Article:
Burns Park in Ann Arbor in Washtenaw County, Michigan — The American Midwest (Great Lakes)
Campus Patterns of Residential Life
Large, luxurious homes with extensive grounds lined Washtenaw Avenue when UM Librarian Andrew Ten Brook built his mansion across the street in the 1860s. Financial hardship soon required Ten Brook’s wife to open a boarding house, providing meals for students in her home.
Making homes into rooming houses began in 1858, when the university turned its dormitories into classrooms. In 1892 Phi Kappa Psi began the trend to convert Washtenaw’s mansions to fraternities, when it moved into merchant Chauncey Millen’s house at the corner of Hill Street. Phi Delta Theta replaced Ten Brook’s residence in 1903 with a new house designed by Albert Kahn, and Sigma Alpha Epsilon occupied the home of manufacturer George Bullis to your right. Kappa Alpha Theta sorority remodeled the house next door in 1916. A year earlier, private benefactors had funded the first women’s dormitories, Helen Newberry and Martha Cook. By 1941 eight more dormitories had been added for both men and women. Student cooperatives became part of the housing mix in the 1930s during the Depression, with shared housekeeping responsibilities reducing costs.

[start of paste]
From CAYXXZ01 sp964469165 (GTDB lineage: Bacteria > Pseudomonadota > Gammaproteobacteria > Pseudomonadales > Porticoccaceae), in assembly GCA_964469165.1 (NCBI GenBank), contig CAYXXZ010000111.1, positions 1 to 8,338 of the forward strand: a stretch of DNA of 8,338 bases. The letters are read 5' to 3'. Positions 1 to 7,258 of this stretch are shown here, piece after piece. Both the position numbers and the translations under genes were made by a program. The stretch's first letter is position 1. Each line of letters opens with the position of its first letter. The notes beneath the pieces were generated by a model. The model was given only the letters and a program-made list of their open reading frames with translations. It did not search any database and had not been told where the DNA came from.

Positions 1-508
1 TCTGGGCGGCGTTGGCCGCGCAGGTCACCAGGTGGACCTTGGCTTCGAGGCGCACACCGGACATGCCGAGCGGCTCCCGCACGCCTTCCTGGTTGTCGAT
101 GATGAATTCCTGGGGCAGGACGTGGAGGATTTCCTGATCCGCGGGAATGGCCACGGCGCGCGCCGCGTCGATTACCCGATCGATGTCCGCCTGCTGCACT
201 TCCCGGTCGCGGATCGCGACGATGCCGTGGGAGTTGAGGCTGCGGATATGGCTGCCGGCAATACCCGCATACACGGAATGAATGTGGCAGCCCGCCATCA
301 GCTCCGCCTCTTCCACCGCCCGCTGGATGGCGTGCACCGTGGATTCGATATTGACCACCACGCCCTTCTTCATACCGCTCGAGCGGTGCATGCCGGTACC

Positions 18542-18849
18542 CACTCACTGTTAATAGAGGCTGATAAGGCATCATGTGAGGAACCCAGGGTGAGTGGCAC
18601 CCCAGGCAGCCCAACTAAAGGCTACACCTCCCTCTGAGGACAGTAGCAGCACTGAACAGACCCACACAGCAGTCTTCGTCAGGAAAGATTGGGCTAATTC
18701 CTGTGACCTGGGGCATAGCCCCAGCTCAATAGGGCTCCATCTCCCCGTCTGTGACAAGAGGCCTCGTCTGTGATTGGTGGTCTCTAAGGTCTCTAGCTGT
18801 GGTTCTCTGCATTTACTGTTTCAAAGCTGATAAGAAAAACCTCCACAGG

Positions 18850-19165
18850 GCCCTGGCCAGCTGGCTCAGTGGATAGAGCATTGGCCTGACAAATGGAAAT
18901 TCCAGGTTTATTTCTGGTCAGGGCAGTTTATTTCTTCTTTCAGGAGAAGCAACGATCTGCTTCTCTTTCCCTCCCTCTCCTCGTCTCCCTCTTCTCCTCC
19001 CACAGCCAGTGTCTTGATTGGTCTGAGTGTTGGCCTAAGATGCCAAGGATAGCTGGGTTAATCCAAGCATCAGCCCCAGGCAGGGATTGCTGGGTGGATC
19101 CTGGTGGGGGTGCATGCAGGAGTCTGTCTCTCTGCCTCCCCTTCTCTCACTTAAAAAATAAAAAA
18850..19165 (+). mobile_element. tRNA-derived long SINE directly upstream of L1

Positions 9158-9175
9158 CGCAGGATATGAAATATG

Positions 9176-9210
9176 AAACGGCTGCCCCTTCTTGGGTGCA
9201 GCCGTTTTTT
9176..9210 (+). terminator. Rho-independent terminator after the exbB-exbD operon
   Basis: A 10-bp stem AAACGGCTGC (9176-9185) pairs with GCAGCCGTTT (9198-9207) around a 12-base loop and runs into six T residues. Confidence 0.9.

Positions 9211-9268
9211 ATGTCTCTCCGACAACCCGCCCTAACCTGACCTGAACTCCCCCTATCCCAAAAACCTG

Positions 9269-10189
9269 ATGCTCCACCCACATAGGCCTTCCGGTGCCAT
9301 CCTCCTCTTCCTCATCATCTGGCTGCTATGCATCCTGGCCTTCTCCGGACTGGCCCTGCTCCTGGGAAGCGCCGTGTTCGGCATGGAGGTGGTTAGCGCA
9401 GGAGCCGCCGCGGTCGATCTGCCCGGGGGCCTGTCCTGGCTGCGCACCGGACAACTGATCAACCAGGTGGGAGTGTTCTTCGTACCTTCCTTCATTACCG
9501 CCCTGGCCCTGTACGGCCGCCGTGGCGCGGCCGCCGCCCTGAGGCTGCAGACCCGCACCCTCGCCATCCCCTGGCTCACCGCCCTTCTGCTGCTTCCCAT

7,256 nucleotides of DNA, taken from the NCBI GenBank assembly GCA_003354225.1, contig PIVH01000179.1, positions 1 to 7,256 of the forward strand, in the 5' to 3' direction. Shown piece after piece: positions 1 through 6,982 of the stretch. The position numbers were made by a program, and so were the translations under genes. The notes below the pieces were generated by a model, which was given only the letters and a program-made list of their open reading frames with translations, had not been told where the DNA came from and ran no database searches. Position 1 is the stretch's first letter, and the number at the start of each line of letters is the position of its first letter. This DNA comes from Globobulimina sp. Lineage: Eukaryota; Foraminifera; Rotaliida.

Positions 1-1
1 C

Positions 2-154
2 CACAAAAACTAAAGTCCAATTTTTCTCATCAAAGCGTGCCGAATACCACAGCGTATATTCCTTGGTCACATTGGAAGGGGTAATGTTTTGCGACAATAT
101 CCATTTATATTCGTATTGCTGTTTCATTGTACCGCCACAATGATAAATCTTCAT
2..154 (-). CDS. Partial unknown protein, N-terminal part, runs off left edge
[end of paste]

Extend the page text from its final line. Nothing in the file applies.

Photos courtesy of the Bentley Historical Library
Topics. This historical marker is listed in these topic lists: Education • Fraternal or Sororal Organizations. A significant historical year for this entry is 1858.
Location. 42° 16.505′ N, 83° 43.91′ W. Marker is in Ann Arbor, Michigan, in Washtenaw County. It is in Burns Park. Marker is at the intersection of South University Avenue and Washtenaw Avenue, on the right when traveling west on South University Avenue. Touch for map. Marker is at or near this postal address: 1335 South University Avenue, Ann Arbor MI 48104, United States of America. Touch for directions.
Other nearby markers. At least 8 other markers are within walking distance of this marker. Phi Delta Theta Fraternity House (about 400 feet away, measured in a direct line); South University and Forest Avenues (about 500 feet away); First Presbyterian Church Cornerstone (about 500 feet away); Delta Upsilon Fraternity (approx. 0.2 miles away); Washtenaw County War Memorial (approx. 0.2 miles away); The Corners of South University and East University AvenuesForest Hill (approx. 0.2 miles away); Social and Political Change on South University (approx. 0.2 miles away). Touch for a list and map of all markers in Ann Arbor.
Also see . . . Site 16. South University and Washtenaw. Marker on the Downtown Ann Arbor Historical Street Exhibit website. (Submitted on May 28, 2019, by Joel Seewald of Madison Heights, Michigan.)
Credits. This page was last revised on February 12, 2023. It was originally submitted on May 28, 2019, by Joel Seewald of Madison Heights, Michigan. This page has been viewed 147 times since then and 4 times this year. Photos: 1, 2, 3, 4, 5, 6, 7. submitted on May 28, 2019, by Joel Seewald of Madison Heights, Michigan.